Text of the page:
Let’s try to back up and use basic facts to demystify the Trayon Martin/George Zimmerman case, as some people seem to be having a real problem understanding the law and the escalation of force.
I’ll admit at front my own short-comings: I am not a lawyer.
I will also admit my strengths: I am not a lawyer.
What I am is a blogger that has had a decent reputation for debunking misinformation provided by the media. My “secret” is that I do the basic research most journalists fail to do, and look for obvious logical inconsistencies that journalists simply don’t seem to care about.
So, what of the Trayvon Martin case?
Trayvon Martin, a 17-year-old high school football player, was walking to his father’s girlfriend’s home in the rain early one evening. George Zimmerman, a 28-year-old community watch volunteer 20 pounds heavier and 4 inches smaller than Martin, saw the young man, did not recognize him, and thought he was acting in a suspicious manner. Zimmerman called the police, and began following Martin, relaying information to the police dispatcher.
At some point, Martin realizes he’s being followed, and takes off. This is verified in the recording of Zimmerman’s 911 call (and seems to refute the claim made by Martin’s girlfriend that he told her he wasn’t going to run).
Zimmerman gets out of his truck and begins following Martin, apparently running, when the dispatcher suddenly asks him the following:
At 2:22, without any prompting other than the aforementioned noises and breathing, the dispatcher asks “Are you following him?” to which Zimmerman responds, “Yeah.”
At 2:26, the dispatcher says, “Okay, we don’t need you to do that,” to which Zimmerman responds, “Okay.”
Zimmerman proceeds to give the dispatcher his name. Then he says, “He ran.”
Zimmerman can still be heard breathing into the phone until about 2:39, at which point the heavy breathing stops entirely, a mere 13 seconds after the dispatcher asked him to stop following. A very calm and collected Zimmerman then proceeds to give the dispatcher his own information, directions and a description of his location for another 1 minute and 33 seconds.
Many Martin supporters are attempting to claim that Zimmerman was “stalking” Martin, and that Martin himself had the right to invoke “stand your ground” laws in his defense.
The problem with that mindset is simple. Zimmerman’s decision to follow Martin is completely legal, and in no way comes close to meeting even the most farcical definition of stalking. Florida statutes define stalking as willfully, maliciously, and repeatedly following or harassing a person.
While Zimmerman was willfully following Martin in an attempt to provide his location to law enforcement officers, he in no way comes close to the threshhold of maliciously or repeatedly following Martin. If anything, the 911 recording verifies that Zimmerman stopped even his willful following when the dispatcher told him that he “didn’t need to do that.” Zimmerman stops with an affirmative, “Okay.” and stays on the line to describe where he was. He was not pursuing Martin.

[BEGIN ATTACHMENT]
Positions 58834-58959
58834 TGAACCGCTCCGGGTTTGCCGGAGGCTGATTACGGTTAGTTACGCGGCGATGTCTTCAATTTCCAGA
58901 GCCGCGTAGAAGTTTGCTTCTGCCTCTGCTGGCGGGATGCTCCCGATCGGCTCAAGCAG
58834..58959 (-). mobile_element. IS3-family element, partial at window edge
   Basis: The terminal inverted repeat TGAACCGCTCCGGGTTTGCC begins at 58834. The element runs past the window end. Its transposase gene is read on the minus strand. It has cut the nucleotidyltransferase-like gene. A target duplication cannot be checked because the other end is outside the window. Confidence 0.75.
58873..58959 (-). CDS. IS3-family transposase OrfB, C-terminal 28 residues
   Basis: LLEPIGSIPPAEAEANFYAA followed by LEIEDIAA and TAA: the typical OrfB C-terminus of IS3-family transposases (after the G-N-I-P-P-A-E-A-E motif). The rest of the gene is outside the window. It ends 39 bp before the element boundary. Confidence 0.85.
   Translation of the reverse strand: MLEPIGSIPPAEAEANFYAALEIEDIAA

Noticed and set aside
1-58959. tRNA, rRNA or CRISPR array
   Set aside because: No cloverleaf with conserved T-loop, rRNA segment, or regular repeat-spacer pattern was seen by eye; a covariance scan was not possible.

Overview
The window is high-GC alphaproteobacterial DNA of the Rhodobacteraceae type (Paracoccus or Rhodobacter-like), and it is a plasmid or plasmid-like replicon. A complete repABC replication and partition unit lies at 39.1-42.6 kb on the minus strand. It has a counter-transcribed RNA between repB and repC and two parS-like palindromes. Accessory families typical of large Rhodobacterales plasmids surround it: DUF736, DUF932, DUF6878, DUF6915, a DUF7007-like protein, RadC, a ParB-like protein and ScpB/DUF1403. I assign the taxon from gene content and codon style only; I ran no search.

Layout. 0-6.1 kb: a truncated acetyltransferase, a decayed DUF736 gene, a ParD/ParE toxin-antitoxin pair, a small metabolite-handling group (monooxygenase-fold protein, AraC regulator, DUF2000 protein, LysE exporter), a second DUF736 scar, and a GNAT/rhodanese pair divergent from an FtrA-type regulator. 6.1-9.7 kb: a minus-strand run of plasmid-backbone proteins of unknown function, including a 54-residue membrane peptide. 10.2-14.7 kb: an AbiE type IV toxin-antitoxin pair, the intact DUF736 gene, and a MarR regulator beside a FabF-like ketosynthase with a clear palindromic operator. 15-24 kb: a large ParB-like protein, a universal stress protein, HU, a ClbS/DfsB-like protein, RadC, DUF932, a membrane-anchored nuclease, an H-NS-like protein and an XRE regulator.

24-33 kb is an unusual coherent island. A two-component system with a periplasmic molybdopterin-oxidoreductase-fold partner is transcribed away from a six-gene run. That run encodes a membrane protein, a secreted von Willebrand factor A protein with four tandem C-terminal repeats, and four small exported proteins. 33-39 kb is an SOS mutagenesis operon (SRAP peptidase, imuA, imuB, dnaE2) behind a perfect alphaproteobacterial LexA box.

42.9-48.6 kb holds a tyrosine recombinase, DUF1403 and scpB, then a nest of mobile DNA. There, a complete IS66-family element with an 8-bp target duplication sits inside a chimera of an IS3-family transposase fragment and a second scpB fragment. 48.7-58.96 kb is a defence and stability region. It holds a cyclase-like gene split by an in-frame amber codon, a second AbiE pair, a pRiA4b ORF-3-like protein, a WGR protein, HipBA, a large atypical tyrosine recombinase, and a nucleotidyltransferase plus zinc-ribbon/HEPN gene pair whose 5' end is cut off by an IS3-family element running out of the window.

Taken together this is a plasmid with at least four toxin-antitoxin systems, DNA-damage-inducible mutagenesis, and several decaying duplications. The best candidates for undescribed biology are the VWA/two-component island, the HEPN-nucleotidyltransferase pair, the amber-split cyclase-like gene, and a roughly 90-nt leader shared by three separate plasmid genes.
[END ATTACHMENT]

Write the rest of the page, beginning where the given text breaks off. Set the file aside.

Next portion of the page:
This begs an obvious question neither the prosecutor nor anyone else seems to want to address.
After George Zimmerman stopped pursuing Martin, then spent at least 93 seconds in the same location providing more information to the dispatcher, why didn’t Trayvon Martin simply go home? It appears that Martin had plenty of time to get where he was staying even at a walking pace.
Obviously, we don’t and can’t know why Martin didn’t simply go to the home where he was staying.
Instead, according to Zimmerman’s testimony, physical evidence, and all the eyewitness testimony, there was a confrontation between Martin and Zimmerman near where Zimmerman terminated his pursuit.
Zimmerman claims that Martin dropped him with a single punch, then started trying to crack his head on the sidewalk. Police investigators took his statement, looked at the physical evidence at the scene and Zimmerman’s injuries, and decided he committed no crime, and used deadly force within the law of self defense. Why?
Because following someone in public isn’t a crime. Because assaulting someone, and escalating that assault to assault with a deadly weapon by pounding someone’s head on concrete isn’t just a crime, but a felony that passes the “reasonable man” standard to invoke the right of lethal self defense. If Martin was pounding Zimmerman’s head on concrete, Zimmerman had reason to believe his life was in danger, and he is justified in using lethal force to stop the attack.
Zimmerman only fired one shot, and it was effective. He fired to stop the threat, and ceased fire immediately after that shot was effective.
Martin had no legal right to assault Zimmerman, even if he didn’t like being followed, yet there was enough apparent evidence to suggest that that is precisely what occurred.
Zimmerman used bad judgement in leaving his vehicle, and Martin exercised bad judgement in not immediately returning home when he discovered he was being followed.
Both men made bad judgement calls, but it wasn’t until Martin allegedly assaulted Zimmerman that the first crime took place and a deadly turn of events was put into motion.
Ultimately, the facts seem to support Zimmerman’s use of deadly force to stop Trayvon Martin’s potentially deadly assault upon him.
It is sad that one life was ended and many lives ruined as a result of the decisions made that evening, but ultimately, George Zimmerman seems have sufficient grounds to claim self-defense.